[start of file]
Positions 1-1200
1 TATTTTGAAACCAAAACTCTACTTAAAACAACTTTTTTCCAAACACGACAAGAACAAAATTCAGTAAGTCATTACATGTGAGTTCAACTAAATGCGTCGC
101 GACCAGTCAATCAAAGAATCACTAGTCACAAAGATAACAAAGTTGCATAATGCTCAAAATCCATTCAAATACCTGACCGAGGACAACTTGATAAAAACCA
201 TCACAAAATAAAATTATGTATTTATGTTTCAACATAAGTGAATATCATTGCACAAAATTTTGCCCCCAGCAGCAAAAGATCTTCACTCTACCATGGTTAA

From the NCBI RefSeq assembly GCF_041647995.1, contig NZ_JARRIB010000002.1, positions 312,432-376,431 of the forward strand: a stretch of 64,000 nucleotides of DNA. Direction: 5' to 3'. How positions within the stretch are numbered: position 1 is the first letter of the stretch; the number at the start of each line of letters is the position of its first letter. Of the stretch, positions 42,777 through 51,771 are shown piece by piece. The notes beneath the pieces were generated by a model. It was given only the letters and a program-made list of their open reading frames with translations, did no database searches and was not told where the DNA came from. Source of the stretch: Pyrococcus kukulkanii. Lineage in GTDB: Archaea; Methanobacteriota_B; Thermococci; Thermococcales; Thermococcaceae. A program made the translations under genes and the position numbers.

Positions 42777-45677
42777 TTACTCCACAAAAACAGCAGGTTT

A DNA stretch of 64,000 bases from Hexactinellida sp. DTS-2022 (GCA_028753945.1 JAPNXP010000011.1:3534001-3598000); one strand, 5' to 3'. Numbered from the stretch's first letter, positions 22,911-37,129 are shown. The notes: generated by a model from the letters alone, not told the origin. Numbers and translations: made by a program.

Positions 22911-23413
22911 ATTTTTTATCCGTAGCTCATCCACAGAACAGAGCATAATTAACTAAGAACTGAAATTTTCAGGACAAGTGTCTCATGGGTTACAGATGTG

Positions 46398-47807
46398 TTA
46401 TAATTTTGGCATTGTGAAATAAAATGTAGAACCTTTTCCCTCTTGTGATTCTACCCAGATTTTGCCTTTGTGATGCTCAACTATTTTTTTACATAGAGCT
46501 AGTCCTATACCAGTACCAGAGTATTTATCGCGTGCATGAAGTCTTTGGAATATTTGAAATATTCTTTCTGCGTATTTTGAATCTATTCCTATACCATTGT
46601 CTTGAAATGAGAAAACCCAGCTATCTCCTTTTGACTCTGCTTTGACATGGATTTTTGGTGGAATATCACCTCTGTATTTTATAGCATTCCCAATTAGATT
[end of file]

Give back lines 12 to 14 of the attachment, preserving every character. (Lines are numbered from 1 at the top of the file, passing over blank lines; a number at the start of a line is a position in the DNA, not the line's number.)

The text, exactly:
46398 TTA
46401 TAATTTTGGCATTGTGAAATAAAATGTAGAACCTTTTCCCTCTTGTGATTCTACCCAGATTTTGCCTTTGTGATGCTCAACTATTTTTTTACATAGAGCT
46501 AGTCCTATACCAGTACCAGAGTATTTATCGCGTGCATGAAGTCTTTGGAATATTTGAAATATTCTTTCTGCGTATTTTGAATCTATTCCTATACCATTGT